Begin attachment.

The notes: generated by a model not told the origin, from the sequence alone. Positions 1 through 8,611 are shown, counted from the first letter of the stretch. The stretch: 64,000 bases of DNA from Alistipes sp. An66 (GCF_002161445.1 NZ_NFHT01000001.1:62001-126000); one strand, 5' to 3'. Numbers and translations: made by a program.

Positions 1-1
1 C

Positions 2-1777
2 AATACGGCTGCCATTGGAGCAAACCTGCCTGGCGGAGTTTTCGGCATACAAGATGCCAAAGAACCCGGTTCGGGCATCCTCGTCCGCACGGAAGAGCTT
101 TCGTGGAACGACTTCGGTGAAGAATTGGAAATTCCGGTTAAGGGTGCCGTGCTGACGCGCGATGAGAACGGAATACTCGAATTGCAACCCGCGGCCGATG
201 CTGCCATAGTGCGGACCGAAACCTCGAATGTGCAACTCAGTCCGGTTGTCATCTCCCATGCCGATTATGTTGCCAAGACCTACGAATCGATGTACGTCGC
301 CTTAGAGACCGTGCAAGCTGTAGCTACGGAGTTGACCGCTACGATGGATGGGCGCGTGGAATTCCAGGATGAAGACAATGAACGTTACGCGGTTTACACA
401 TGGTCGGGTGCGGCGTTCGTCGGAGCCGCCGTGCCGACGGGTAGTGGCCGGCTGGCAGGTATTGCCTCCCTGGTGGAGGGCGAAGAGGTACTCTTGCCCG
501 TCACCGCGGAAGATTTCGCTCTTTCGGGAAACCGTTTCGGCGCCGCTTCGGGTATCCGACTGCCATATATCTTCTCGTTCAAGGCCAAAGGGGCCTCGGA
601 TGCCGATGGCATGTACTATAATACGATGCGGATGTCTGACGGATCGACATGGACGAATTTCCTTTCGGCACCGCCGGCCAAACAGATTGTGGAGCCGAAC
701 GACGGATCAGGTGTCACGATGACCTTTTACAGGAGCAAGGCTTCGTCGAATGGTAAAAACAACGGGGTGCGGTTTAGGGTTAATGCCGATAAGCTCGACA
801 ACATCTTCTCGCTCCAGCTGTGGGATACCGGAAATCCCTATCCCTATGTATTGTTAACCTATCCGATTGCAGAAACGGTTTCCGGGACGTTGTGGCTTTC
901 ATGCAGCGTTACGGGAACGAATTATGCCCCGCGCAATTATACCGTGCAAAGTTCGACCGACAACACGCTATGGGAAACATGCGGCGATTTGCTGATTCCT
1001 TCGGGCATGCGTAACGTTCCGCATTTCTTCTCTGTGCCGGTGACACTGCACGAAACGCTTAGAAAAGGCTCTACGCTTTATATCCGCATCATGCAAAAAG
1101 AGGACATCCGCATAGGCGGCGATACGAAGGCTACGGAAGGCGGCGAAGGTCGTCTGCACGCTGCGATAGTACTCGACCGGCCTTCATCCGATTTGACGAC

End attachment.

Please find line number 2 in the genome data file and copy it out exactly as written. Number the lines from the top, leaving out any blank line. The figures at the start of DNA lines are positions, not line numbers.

Positions 1-1